Deep into hour three of their April 8 meeting, the Board of Selectmen discussed the FY19 NG Fire and Rescue budget to be given to the Budget Committee for its April 11 meeting, and shed light on possible changes ahead for the department. The Fire and Rescue budgets, now combined in a single “Public Safety” account, #117, have remained uncertain as the board considered options—and costs—for providing 24/7 emergency response coverage. The board had previously set a placeholder amount of $700,000 while it deliberated. The new FY19 figure will be $643,112. The Fire and Rescue budget this year was $380,000.
At this meeting, discussion by the board and a request by NG Fire and Rescue Chief Toby Martin for protective firefighter turnout gear, reflected the board’s policy direction and the department’s plans: a “combination department” with plans to cross-train and outfit as many as fifteen new employees. According to Chief Martin, the gear and staffing are the “bare minimum” needed for 24/7 coverage and compliance with OSHA and insurance requirements. Fifteen new sets of turnout gear—boots, gloves, helmets… the works—will cost $39,450.
On the question of emergency coverage, Town Manager Carrie Castonguay said the working group “looked long and hard” at alternatives, including contracting with an outside agency. She said the outside option would have cost some $60,000 more than the new plan, which will rely on per diems/no benefits to achieve 24/7 coverage. Chief Martin acknowledged that the new arrangement may cost the department some personnel, as not all current members want to or can do per diem work. The board will send its proposed Public Safety #117 budget amount of $643,112 to the budget committee. The new turnout gear will be a separate warrant article, with funds to come from taxation.
With Fire and Rescue plans and funding in mind, the board decided to hold a special meeting on Tuesday April 16 at 6 pm at the Amvets Hall. The meeting will be “a three-fer,” as board member Linda Chase put it: an informational meeting about Fire and Rescue; a budget committee meeting; and a public hearing on a property tax assistance ordinance change. Citizens will vote on the municipal budget and new ordinances at town meeting on May 6.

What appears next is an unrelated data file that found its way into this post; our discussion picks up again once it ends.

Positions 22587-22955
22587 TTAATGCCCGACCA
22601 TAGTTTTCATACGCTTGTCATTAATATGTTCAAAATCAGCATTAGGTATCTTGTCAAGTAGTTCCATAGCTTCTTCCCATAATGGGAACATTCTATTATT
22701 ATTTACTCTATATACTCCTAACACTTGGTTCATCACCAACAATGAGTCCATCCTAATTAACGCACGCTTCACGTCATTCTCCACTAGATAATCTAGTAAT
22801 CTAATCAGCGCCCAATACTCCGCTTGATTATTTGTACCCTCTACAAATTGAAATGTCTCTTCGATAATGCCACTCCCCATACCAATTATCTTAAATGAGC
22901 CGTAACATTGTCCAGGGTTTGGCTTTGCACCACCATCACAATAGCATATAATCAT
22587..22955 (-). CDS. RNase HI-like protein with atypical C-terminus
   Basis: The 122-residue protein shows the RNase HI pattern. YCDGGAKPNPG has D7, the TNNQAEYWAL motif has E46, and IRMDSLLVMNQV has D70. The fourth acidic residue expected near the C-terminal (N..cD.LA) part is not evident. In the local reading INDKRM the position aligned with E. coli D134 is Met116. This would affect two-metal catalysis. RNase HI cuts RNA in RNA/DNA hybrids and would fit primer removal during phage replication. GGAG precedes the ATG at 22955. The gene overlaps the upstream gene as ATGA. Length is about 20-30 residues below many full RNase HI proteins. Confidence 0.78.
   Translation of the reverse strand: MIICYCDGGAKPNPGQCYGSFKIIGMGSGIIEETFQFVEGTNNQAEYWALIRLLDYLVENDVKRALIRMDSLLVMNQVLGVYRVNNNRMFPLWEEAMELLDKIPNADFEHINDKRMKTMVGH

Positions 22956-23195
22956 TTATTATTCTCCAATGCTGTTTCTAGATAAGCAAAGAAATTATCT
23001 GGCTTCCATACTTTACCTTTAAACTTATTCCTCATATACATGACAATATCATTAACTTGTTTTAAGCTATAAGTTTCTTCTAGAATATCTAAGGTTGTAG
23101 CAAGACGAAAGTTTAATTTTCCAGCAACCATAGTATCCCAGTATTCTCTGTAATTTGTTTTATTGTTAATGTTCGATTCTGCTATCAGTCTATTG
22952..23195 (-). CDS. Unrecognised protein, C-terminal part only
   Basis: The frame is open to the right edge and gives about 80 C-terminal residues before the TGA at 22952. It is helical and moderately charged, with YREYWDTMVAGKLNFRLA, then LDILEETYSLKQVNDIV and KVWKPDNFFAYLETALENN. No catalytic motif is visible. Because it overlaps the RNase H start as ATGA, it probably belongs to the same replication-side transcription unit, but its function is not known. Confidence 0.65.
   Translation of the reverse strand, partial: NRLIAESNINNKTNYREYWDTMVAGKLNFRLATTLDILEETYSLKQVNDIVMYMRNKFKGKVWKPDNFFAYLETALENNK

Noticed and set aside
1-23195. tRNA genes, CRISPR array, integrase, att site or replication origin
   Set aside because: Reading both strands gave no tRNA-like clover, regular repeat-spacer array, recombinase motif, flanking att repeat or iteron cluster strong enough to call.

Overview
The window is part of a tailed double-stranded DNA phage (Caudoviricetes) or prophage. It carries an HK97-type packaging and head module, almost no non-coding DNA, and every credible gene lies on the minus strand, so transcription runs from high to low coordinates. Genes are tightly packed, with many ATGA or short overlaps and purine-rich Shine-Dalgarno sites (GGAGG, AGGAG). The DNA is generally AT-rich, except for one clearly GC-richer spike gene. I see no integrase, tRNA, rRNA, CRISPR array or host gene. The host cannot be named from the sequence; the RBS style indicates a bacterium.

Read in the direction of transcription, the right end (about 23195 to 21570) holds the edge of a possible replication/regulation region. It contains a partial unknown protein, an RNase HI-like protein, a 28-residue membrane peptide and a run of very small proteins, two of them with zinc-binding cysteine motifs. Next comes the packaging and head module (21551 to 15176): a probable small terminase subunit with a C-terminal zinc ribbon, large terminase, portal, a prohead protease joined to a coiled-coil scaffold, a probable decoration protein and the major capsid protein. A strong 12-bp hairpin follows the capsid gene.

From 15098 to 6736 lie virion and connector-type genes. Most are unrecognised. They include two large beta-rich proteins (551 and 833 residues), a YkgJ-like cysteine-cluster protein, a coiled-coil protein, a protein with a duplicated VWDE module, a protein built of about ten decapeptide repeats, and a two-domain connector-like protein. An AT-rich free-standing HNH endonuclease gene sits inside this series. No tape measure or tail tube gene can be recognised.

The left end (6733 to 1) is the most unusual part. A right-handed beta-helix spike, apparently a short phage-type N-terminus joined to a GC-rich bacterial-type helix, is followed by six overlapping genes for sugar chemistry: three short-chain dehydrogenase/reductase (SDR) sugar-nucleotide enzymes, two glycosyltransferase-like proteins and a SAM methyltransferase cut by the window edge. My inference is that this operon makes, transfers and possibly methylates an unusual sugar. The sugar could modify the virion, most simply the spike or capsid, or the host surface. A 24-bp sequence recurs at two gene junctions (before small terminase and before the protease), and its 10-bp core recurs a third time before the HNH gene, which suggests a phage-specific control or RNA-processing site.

In other business, the board heard from Sabbathday Lake Association president Chris Ricardi and resident John Salisbury, requesting a moratorium on new docks and moorings to give the town time to craft ordinances addressing development pressures on the lake. Ricardi reviewed in detail two problematic recent lakeshore zone projects that Maine DEP found to have violated environmental restrictions, despite the town’s involvement in a review process. Ricardi also suggested that one of the projects, Sabbathday Shores, may have contravened existing ordinance view, use, and access protections. The town has no mooring ordinance and only minimal guidance on docks, according to Salisbury. Sabbathday Shores now plans to request approval of a dock, raising the prospect that its seven “back lots” will gain access to the lake and a multi-slip dock or multiple moorings for boats, Salisbury said. In later, separate remarks, resident Steve Hathorne urged the board to “purchase a $30,000 lot” at Sabbathday Shores “to give us access to the beach.”
Responding to the moratorium request, board chair Steve Libby said it is too late for the question to be considered at this year’s town meeting. He pointed Ricardi and Salisbury toward the Land Management Planning Committee and to town planner Scott Hastings. The Planning Board, Board of Selectmen, and other committees play a secondary role to LMPC, Libby said.
In other business, the board considered questions about the new fees adopted in March and now in effect for use of town facilities. Groups—such as the Boy Scouts, apparently—who use the Community Building for meetings, for example, could not have anticipated the fees and thus didn’t budget for them. The board also discussed the Candidate/Referendum Issues Committee, ultimately taking no action beyond requesting that staff seek clarification about forums and the town’s Community Access TV ordinance.
The board acknowledged and accepted with regret the resignation of Tim Joy, Emergency Management Director, and voted to send a letter of thanks to the several area fire and emergency departments who provided coverage during funeral services for former NG Fire Chief Gary Sacco. Finally, the board set the week of May 14 as Spring Clean-up Week at the Transfer Station, when bulky waste will be accepted for no fee.
— Reported by Joanne Cole and edited by NGX